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Can technology counter climate change?

Updated: Aug 6, 2021

If you have paid attention to the arguments in “Drawdown”, you realize there is no silver bullet for global warming (aka climate change). It will take modification to a variety of human activities to reverse the impact of hundreds of years of extraordinarily high CO2 emissions generated by a multitude of human actions. Electric cars, reducing food waste, etc. etc. are great and worthy ideas for reducing CO2 emissions. But, even if we reduce our emissions to zero, there is so

much human generated, residual CO2 and other green house gases (GHG) already in the atmosphere (referred to as the legacy load), that the planet will continue to heat up for decades to come. We must drawdown this legacy load of GHG if we are to stabilize the planet’s average temperature at an acceptable level. Planting trees and regenerative agriculture are great, but the maturation rate and sequestration rate of CO2 is slow and will require billions of trees and acres of farm land. But it appears we will need to withdraw many gigatons of CO2 from the atmosphere and store it safely for the foreseeable future.


One developing technology that can help with the drawdown of atmospheric CO2 is Direct Air Capture (DAC). This is a process by which atmospheric air is drawn into a huge cooling fan-like apparatus and through a series of chemical reactions the CO2 is removed from the air and the remaining air is returned to the atmosphere. The captured CO2 is concentrated into a gaseous form and available for storage, conversion into low carbon fuels, and other commercial applications. The plant is powered by renewable energy sources to keep the overall process carbon negative. For more information, see here.


A similar, somewhat more mature technology is biomass generation. During its life cycle, the source of the biomass, various vegetative “crops”, extract CO2 from the atmosphere through the process of photosynthesis. When the biomass is burned it is used to produce steam which drives a turbine and its attached electrical generator. Scrubbers are used in the smoke stacks to remove the CO2 and store or use it. For any process along these lines there has to be a commercial incentive to continue. Storing huge amounts of CO2 in tanks is impractical and expensive. Just treating it as a waste product by sequestering it underground, especially considering the large investment required to build and maintain the CO2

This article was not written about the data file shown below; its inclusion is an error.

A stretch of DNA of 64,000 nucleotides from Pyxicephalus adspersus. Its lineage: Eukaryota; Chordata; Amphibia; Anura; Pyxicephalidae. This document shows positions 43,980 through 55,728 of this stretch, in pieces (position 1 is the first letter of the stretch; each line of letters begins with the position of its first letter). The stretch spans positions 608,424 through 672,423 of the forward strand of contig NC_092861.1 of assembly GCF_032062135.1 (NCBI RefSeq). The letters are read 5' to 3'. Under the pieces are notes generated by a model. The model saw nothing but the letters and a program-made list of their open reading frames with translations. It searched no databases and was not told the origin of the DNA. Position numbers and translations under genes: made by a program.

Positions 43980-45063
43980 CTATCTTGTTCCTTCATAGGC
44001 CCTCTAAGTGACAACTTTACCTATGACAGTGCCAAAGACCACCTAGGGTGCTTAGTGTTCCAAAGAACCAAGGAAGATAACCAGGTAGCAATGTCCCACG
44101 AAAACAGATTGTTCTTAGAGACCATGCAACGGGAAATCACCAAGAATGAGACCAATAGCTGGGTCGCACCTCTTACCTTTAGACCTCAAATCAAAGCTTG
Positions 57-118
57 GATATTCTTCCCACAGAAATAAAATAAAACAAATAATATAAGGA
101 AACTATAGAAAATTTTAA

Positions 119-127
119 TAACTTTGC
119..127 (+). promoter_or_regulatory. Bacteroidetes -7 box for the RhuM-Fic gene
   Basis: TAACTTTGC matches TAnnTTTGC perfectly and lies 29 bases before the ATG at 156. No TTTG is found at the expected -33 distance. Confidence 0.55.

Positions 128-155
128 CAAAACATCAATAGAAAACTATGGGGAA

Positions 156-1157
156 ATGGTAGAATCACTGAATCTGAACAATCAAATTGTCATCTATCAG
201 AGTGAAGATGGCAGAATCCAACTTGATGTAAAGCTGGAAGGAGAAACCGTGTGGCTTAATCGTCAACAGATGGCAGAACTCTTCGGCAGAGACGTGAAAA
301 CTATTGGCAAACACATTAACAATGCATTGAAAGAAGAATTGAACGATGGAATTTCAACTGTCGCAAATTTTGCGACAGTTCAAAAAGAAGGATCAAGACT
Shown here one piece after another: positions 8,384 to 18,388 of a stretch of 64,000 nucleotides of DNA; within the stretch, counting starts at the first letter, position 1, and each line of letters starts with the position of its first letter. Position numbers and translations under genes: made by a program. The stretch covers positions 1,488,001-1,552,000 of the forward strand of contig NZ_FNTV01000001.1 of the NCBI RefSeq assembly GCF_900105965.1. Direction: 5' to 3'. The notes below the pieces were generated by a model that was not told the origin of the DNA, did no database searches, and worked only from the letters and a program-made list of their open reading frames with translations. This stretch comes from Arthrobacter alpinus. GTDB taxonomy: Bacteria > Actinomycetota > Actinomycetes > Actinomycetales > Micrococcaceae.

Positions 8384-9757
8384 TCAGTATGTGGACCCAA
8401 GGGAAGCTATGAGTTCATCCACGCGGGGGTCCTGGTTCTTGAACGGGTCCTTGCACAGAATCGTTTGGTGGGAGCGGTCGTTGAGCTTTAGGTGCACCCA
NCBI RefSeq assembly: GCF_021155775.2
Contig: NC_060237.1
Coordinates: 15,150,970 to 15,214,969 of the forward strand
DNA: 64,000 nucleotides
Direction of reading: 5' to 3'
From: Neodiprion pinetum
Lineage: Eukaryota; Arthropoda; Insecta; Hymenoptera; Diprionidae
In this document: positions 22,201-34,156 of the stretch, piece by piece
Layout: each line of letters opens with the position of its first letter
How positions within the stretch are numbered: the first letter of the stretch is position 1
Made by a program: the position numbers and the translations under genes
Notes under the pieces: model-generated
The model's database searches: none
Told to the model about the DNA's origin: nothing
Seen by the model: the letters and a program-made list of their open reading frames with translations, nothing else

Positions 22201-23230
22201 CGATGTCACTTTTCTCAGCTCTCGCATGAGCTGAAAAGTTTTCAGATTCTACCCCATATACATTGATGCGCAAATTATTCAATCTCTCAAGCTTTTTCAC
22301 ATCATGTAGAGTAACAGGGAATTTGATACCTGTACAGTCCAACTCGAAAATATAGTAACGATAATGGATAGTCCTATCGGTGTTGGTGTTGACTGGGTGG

extraction facilities would provide a negative financial incentive. But if we can find a practical commercial use for the CO2, one that would turn a profit, then these processes would be sustainable without government support.


Excess CO2 already has several commercial uses, such as an inert gas in certain chemical processes, carbonation of various beverages, fire extinguishers, and greenhouses (ironically enough), to name a few. But these uses may not result in long term sequestration of the CO2. A recent refinement of the ancient practice of using CO2 to produce a superior grade of concrete would not only provide a commercial application for excess product but also would result in the long term and even permanent sequestration of the gas. As it turns out, the Romans used this process some 1900 years ago in building Hadrian’s Wall in northern England. They mixed calcium oxide with water and let it absorb CO2 from the atmosphere turning the wall into calcium carbonate also known as limestone. Unfortunately, this crude process may take decades to complete. A Canadian company, Concrete Cure, has devised a method to inject CO2

directly into their wet concrete mix, forming nano-sized calcium carbonate particles, which they claim greatly increases the strength of their concrete and permanently sequesters the captured CO2. They have been able to successfully market their “superior” concrete to the building trade. Still, it will require some government incentives to enable manufacturers of concrete products to ramp up the use of this technology rapidly enough to make a significant impact on climate change. As the innovation continues, other means of sequestering and uses for CO2 are emerging.


- Frank Fazekas November 16, 2020




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